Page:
This is not a comprehensive list, simply some articles I have found along the way.
There seems to be growing evidence that excess glutamate is also involved with dyslexia.
” The first theory suggests that dyslexia might be a consequence of neuronal hyperexcitability, which contributes to learning deficits by heightened noise and instability in information processing3. This theory emphasizes the importance of balanced levels of excitation and inhibition within cortical pyramidal-interneuron networks, which support tuning to sensory input, neural timing, and information processing. Excitation–inhibition balance and the precise timing of neural activity can be disrupted by cortical hyperexcitability. On the level of neurotransmitters, this theory predicts heightened level of glutamatergic (Glu or Glx) signalling in dyslexic individuals3, since glutamate concentrations were found to be positively correlated with cortical excitability4. The loss of neuronal synchronization is hypothesized to lead to deficits in low-level temporal auditory processing, the oscillatory neural processes that sample and encode sensory information and impairments in multisensory integration, all of which are key components of reading development.” https://www.nature.com/articles/s41598-019-41473-x
Glutamate and Choline Levels Predict Individual Differences in Reading Ability in Emergent Readers “The current study is the first to examine neurochemistry in children during the critical period in which the neurocircuits that support skilled reading are still developing. In a longitudinal pediatric sample of emergent readers whose reading indicators range on a continuum from impaired to superior, we examined the relationship between individual differences in reading and reading-related skills and concentrations of neurometabolites measured using magnetic resonance spectroscopy. Both continuous and group analyses revealed that choline and glutamate concentrations were negatively correlated with reading and related linguistic measures in phonology and vocabulary (such that higher concentrations were associated with poorer performance). Correlations with behavioral scores obtained 24 months later reveal stability for the relationship between glutamate and reading performance. Implications for neurodevelopmental models of reading and reading disability are discussed, including possible links of choline and glutamate to white matter anomalies and hyperexcitability. These findings point to new directions for research on gene-brain-behavior pathways in human studies of reading disability. http://www.haskins.yale.edu/reprints/hl1762.pdf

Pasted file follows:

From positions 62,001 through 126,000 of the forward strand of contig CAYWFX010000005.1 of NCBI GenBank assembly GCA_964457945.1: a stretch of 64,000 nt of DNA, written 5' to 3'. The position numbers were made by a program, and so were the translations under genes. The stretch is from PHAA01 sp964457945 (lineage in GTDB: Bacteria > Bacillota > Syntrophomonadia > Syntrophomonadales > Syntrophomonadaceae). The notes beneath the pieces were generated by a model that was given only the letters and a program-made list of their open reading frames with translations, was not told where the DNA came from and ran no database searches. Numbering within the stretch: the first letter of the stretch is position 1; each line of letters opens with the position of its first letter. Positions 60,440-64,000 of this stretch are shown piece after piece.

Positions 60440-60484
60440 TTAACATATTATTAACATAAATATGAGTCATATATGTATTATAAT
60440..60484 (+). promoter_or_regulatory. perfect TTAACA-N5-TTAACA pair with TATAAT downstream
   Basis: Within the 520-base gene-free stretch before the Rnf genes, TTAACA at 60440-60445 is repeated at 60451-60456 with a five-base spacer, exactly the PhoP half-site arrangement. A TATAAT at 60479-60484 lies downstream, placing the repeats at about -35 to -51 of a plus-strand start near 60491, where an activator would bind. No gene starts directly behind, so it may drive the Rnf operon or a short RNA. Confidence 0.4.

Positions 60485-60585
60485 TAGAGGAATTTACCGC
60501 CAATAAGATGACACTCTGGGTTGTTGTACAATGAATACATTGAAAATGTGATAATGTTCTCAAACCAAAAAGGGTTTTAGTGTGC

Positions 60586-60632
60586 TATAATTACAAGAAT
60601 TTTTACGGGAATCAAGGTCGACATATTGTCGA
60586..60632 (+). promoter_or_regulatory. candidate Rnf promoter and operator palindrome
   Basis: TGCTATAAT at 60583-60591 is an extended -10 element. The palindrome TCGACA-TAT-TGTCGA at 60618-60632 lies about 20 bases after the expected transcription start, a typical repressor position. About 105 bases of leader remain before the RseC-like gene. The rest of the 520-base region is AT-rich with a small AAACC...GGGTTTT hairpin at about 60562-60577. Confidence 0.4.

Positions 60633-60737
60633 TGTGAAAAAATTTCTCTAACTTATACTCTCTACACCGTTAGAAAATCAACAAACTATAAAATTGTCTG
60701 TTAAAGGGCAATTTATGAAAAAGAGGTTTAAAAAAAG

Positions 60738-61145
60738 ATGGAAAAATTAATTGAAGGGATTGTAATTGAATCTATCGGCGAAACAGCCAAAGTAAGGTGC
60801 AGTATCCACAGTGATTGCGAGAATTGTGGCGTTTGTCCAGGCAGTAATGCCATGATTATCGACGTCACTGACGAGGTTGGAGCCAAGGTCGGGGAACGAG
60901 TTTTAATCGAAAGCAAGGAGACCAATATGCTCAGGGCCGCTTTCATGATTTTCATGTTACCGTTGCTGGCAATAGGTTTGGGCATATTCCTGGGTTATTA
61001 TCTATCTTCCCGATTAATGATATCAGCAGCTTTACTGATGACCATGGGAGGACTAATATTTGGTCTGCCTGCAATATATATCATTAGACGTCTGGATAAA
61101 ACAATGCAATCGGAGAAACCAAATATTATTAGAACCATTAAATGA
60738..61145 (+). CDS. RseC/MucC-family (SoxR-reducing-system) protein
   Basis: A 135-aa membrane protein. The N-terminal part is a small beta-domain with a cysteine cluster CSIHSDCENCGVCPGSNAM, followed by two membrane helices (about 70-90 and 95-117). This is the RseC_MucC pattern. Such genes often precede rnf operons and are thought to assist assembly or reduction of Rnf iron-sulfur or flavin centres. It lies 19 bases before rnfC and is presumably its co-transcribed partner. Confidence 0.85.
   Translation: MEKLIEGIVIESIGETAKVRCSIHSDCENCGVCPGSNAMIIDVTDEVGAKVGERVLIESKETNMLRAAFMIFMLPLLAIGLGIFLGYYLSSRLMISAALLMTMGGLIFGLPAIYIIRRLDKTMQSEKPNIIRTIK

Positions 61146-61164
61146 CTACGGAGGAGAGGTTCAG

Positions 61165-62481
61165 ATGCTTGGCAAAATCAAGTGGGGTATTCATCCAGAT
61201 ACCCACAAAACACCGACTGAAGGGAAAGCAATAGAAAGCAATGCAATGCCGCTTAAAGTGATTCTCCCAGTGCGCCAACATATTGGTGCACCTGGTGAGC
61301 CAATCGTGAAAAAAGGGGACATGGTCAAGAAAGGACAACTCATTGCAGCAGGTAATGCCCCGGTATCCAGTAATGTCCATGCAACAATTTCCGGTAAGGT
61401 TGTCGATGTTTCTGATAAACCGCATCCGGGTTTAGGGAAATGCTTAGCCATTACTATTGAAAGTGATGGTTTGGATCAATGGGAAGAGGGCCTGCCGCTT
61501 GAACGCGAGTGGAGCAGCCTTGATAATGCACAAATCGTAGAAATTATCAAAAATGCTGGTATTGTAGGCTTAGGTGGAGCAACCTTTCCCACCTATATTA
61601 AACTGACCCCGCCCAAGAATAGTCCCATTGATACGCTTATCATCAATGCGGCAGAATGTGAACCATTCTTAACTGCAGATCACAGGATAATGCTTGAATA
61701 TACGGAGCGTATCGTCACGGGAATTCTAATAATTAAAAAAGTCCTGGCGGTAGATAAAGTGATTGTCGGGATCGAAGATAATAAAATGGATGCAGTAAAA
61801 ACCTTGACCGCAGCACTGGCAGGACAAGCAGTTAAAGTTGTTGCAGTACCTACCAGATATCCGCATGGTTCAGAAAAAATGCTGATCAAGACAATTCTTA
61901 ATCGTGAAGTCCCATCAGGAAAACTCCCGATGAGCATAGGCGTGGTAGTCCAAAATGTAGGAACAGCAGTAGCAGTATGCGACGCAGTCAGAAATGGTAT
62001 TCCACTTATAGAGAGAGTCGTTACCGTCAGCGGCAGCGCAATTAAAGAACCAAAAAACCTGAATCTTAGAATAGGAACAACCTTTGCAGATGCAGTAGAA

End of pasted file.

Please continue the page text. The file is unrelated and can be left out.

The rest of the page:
Neural Noise Hypothesis of Developmental Dyslexia “Developmental dyslexia (decoding-based reading disorder; RD) is a complex trait with multifactorial origins at the genetic, neural, and cognitive levels. There is evidence that low-level sensory-processing deficits precede and underlie phonological problems, which are one of the best-documented aspects of RD. RD is also associated with impairments in integrating visual symbols with their corresponding speech sounds. Although causal relationships between sensory processing, print–speech integration, and fluent reading, and their neural bases are debated, these processes all require precise timing mechanisms across distributed brain networks. Neural excitability and neural noise are fundamental to these timing mechanisms. Here, we propose that neural noise stemming from increased neural excitability in cortical networks implicated in reading is one key distal contributor to RD.” http://www.sciencedirect.com/science/article/pii/S1364661317300517
“A study conducted at the Yale and University of Connecticut-affiliated Haskins Laboratories discovered that higher levels of two neurotransmitters, glutamate and choline, were associated with lower reading proficiency in young children. Initial levels of glutamate continued to correlate with reading levels observed two years later. The finding is the first pediatric study to show that levels of chemicals in the brains of children that are beginning to learn to read can predict later reading outcomes, said Ken Pugh, president and director of research at Haskins Laboratories and study co-author.” ” Glutamate, a key neurotransmitter that has also been associated with disorders like ADHD, may contribute to impaired reading through excessive excitatory activity at high concentrations, Pugh said.” https://yaledailynews.com/blog/2014/03/25/neurotransmitters-predict-reading-ability/